Things that, given the opportunity, i will learn the hard way

If you know about thrush, you’ve seen your husband develop it, and you know it adds to the pain of mouth wounds as well as epic bad breath, you should probably ask ahead for the medication to treat it. And by “ask ahead” we mean on antibiotic change #2 in 3 days, not change #4 in 6.

The admitting doctor at the ER is probably not the one you want doing the discharge paperwork, especially if she’s shown no penchant for common sense throughout the rest of the stay.

The first day you start to feel better (regardless of the injury or its cause) you will overexert yourself and feel like crap the next day – just in time to go home and overexert yourself again.

Talking, breathing, walking, and interacting require energy and should be respected. Anyone who says they’re struggling with any of those things should also be respected. A voice is a limited resource.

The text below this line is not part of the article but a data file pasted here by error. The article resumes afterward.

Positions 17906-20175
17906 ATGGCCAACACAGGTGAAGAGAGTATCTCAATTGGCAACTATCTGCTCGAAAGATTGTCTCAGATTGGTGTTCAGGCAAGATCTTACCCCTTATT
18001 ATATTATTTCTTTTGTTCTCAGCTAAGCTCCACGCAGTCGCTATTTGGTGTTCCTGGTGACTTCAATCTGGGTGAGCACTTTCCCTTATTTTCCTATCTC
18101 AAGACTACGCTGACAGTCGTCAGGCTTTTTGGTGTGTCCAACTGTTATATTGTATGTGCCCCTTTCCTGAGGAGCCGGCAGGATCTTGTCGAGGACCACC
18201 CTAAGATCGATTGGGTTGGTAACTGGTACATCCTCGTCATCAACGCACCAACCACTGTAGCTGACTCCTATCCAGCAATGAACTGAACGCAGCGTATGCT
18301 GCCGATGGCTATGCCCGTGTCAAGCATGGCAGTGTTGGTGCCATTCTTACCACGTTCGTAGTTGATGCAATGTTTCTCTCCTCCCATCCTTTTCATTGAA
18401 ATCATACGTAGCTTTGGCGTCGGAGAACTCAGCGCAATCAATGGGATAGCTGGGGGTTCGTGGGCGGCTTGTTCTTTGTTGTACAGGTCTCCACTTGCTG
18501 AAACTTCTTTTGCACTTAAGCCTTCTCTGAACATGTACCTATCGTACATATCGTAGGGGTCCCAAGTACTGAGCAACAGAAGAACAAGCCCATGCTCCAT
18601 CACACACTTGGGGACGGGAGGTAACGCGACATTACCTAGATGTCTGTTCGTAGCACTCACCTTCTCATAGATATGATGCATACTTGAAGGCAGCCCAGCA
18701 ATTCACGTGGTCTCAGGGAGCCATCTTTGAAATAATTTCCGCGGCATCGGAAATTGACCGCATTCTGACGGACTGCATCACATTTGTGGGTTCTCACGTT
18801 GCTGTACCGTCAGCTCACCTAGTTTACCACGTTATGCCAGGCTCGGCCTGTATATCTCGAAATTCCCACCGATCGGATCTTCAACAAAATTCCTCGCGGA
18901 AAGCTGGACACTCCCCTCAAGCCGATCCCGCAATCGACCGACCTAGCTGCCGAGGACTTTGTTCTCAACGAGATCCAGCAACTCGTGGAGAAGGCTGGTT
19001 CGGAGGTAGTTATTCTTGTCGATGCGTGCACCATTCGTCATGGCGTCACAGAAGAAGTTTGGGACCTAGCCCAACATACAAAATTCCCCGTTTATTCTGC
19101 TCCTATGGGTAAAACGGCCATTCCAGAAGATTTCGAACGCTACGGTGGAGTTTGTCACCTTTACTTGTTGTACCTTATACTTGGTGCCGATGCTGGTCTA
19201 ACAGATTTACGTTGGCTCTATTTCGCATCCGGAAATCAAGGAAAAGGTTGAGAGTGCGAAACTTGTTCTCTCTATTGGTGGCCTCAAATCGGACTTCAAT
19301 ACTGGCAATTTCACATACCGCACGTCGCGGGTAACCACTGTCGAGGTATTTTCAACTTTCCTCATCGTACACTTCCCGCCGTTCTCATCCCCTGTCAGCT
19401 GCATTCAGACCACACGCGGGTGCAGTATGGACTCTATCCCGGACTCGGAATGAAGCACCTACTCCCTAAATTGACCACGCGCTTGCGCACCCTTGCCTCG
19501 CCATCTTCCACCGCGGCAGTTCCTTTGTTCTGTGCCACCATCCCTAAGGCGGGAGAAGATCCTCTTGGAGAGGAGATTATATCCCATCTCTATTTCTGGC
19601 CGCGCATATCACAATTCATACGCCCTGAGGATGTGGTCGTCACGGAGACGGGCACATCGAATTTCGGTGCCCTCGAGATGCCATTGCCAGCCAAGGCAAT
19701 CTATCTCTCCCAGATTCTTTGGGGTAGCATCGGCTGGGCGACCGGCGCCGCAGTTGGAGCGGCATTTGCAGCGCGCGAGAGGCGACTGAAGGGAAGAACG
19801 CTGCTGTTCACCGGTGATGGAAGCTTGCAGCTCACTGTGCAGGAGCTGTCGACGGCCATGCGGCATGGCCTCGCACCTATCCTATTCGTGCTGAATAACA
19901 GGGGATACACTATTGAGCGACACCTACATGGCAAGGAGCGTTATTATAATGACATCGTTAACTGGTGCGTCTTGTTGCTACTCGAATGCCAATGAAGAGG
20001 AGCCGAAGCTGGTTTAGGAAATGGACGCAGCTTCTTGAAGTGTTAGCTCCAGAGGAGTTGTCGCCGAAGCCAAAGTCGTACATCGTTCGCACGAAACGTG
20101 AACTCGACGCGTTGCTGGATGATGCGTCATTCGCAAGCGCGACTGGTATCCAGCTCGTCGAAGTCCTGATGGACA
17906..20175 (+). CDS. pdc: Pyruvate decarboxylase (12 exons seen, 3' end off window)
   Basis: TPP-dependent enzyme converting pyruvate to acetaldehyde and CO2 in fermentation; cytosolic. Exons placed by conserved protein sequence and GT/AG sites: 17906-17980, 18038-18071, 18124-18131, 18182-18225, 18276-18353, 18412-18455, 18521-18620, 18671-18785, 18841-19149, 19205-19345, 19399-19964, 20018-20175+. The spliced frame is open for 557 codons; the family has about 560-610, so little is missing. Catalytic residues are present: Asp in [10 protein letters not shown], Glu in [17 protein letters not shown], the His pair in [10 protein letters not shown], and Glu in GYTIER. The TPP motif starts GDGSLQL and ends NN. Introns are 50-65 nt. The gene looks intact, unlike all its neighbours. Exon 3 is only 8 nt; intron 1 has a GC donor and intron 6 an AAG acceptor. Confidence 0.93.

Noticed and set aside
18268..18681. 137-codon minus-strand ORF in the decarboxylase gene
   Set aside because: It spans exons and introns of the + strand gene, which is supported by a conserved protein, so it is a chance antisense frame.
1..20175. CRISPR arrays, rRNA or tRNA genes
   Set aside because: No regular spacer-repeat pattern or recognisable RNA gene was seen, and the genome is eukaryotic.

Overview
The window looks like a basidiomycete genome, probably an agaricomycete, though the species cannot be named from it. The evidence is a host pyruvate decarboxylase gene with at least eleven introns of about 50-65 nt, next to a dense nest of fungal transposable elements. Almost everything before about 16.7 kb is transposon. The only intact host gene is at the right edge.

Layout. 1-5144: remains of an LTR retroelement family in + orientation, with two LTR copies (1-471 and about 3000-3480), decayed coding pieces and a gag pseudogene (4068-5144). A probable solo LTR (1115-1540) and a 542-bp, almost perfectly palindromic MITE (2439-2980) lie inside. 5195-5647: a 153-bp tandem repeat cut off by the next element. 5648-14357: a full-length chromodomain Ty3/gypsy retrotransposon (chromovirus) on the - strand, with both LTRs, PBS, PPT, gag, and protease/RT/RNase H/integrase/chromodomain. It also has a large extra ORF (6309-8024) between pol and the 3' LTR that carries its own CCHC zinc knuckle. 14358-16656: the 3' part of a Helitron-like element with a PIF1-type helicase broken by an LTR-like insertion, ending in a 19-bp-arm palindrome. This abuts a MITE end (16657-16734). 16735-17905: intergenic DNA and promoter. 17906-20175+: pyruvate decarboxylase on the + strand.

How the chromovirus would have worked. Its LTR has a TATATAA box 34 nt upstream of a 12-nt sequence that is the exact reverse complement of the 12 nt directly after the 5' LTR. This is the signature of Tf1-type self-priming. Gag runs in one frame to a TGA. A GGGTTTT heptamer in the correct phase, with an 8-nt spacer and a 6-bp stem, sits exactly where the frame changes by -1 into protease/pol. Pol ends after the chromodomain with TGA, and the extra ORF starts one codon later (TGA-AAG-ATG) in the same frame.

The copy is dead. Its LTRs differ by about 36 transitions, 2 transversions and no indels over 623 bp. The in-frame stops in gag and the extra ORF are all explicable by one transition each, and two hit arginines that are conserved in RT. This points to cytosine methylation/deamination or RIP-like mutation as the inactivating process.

Just because you’re not in pain doesn’t mean you don’t still have some lingering symptoms of pneumonia. Slow down and take your time changing the sheets on the bed.

Despite belief to the contrary, you don’t actually want to see what the wounds look like, so stop looking.

It’s easy to pick right up with bad habits when you return home to your nice comfy husband, dogs, and bed. You’re still sick. Go to sleep, moron.

One thought on “Things that, given the opportunity, i will learn the hard way

  1. All of the above is why smart doctors give out strong, put you into a painless sleep, drugs. You know they are at the top of their game when your mate hides everything flammable and shuts the stove off at the circuit board. It is nice to get better and a month later not even be able to remember what month you were sick.

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